Today Google unveiled the new Google Inbox. While Google’s announcement says that it’s not Gmail, in fact Google Inbox seems to be a layer on top of Gmail, with a bunch of enhanced features such as Bundles, Assists, Reminders, and Highlights. And, oh yes, it’s by invite only, just like Gmail was all those years ago.
Says Google, on their blog post announcing Google Inbox, “Today, we’re introducing something new. It’s called Inbox. Years in the making, Inbox is by the same people who brought you Gmail, but it’s not Gmail: it’s a completely different type of inbox, designed to focus on what really matters.”
“…it’s not Gmail: it’s a completely different type of inbox…”
However, in the Google Inbox promo page (which is one of the most laborious pages ever to scroll through because you have to wait for each section to go through its little routine), they say “Inbox runs on Gmail. Everything from your Gmail is automagically ready for you in Inbox.”
|Pssst! Get notified of new TIP articles here:|
So, which is it? Is Google Inbox actually Gmail on steroids, or is it something completely different?
Well, in fact, it’s a mashup of the two.
It’s pretty clear that Google Inbox is first, and foremost, an app. And an effort by Google to get on to your iPhone or Android phone. You have to get it by installing the mobile app and signing up through the mobile app – only then can you also use it from your computer (which you will do by going to https://www.google.com/inbox/).
And, let’s be honest. The Gmail mobile app sucks, so we see this part as a good thing.
Once you have the app installed and have accepted your invitation (did we mention you need an invitation? Just like you did all those years ago with Gmail), you will be able to take advantage (and make no mistake, we mean you will have to use them even if you don’t want them) of all of the new features of your
Gmail Google Inbox account. These include:
Bundles are the new Tabs. Remember Gmail’s Tabs last year? Now they are Bundles, and there are more categories, including Promos, Purchases, and Travel.
And, says Google, “You can even teach Inbox to adapt to the way you work by choosing which emails you’d like to see grouped together.”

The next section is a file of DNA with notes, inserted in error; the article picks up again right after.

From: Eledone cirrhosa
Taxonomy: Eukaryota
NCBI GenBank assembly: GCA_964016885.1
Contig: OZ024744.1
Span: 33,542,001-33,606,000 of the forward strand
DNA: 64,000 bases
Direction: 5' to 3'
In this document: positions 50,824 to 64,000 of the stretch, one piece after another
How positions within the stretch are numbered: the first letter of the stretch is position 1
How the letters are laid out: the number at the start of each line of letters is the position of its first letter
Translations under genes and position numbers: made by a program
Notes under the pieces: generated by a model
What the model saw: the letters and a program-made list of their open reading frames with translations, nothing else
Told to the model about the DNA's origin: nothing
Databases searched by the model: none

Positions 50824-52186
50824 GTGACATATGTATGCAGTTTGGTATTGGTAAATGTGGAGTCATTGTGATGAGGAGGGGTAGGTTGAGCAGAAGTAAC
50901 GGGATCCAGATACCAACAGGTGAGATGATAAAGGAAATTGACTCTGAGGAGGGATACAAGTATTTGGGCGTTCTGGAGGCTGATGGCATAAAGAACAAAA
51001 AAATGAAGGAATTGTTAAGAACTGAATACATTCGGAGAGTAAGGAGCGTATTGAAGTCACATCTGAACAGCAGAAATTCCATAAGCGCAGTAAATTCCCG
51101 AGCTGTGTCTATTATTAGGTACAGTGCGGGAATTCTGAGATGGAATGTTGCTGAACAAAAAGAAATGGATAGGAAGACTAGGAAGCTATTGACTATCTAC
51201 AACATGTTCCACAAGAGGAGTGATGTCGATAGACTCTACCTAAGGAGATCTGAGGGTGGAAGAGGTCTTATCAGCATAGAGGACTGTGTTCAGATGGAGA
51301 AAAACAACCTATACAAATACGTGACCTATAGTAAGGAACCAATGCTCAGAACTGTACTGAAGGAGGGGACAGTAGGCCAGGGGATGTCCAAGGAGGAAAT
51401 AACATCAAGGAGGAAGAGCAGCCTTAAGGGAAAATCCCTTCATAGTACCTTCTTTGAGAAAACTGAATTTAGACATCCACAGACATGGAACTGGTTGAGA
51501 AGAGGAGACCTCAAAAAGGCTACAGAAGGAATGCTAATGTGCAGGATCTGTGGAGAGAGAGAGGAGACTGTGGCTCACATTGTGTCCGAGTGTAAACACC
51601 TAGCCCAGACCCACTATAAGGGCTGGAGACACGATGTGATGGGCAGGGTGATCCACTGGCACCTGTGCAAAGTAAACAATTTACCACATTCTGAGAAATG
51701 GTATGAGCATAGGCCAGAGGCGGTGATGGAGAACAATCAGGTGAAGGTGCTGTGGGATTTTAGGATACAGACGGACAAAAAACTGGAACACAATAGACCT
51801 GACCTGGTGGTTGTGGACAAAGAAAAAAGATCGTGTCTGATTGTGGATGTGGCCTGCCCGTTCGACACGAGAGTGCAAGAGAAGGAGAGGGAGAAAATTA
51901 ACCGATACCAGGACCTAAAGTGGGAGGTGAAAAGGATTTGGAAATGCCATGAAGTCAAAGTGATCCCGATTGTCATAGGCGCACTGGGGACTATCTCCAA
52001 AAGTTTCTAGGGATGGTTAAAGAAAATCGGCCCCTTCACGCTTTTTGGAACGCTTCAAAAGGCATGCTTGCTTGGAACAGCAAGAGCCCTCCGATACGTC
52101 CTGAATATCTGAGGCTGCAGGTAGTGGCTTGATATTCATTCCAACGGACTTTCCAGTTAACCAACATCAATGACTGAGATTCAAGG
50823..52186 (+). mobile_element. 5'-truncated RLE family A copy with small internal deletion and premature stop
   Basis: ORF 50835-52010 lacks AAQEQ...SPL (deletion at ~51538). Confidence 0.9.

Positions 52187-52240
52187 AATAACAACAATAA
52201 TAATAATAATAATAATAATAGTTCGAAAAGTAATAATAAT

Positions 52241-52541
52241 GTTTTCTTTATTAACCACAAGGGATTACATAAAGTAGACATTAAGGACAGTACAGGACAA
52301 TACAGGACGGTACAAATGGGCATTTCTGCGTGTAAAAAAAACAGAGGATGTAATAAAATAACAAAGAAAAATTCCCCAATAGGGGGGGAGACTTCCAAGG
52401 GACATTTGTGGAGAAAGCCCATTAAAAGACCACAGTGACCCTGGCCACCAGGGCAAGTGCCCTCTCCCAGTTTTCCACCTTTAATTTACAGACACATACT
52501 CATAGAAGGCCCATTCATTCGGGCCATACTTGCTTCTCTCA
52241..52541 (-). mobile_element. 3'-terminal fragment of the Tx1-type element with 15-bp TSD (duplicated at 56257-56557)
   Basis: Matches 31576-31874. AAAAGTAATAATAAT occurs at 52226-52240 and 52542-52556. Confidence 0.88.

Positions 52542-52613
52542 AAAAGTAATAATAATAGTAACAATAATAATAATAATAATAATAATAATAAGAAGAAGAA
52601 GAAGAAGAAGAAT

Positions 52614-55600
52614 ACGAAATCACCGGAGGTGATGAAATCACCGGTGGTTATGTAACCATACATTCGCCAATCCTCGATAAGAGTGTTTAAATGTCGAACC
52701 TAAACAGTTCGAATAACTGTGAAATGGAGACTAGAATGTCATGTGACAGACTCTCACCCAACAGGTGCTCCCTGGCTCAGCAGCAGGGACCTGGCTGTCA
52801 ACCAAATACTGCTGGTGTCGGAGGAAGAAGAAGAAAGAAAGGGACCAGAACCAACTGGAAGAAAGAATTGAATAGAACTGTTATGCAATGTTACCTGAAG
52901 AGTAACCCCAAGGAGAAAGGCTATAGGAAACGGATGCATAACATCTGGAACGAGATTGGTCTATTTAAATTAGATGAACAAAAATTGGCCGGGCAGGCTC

Yay, certainly no data mining opportunity there!
It’s not just a children’s magazine any more.
Explains Google, “Inbox highlights the key information from important messages, such as flight itineraries, event information, and photos and documents emailed to you by friends and family.”
Adds Google, “Highlights and Bundles work together to give us all of the information about you that we want.”
Ok, they didn’t really say that. What they actually said was “Highlights and Bundles work together to give you just the information you need at a glance,” but we know what they meant.
Reminders, Assists, and Snooze
Google Inbox lets you create Reminders for yourself, and then provides you with Assists from Google’s vast store of data. In the blog post, they explain with examples:
“For example, if you write a Reminder to call the hardware store, Inbox will supply the store’s phone number and tell you if it’s open. Assists work for your email, too. If you make a restaurant reservation online, Inbox adds a map to your confirmation email. Book a flight online, and Inbox gives a link to check-in.”
And, of course, you can Snooze the reminders.
We personally feel that in addition to being a mashup of Gmail and a cool Inbox app, it’s also a slightly concerning mashup of an Orwellian future and a data mining now. Of course, some may appreciate having the data mining served up to their advantage.
(Hey! Please let us know if you liked this article by leaving us a comment!)
You might also like some of our other articles: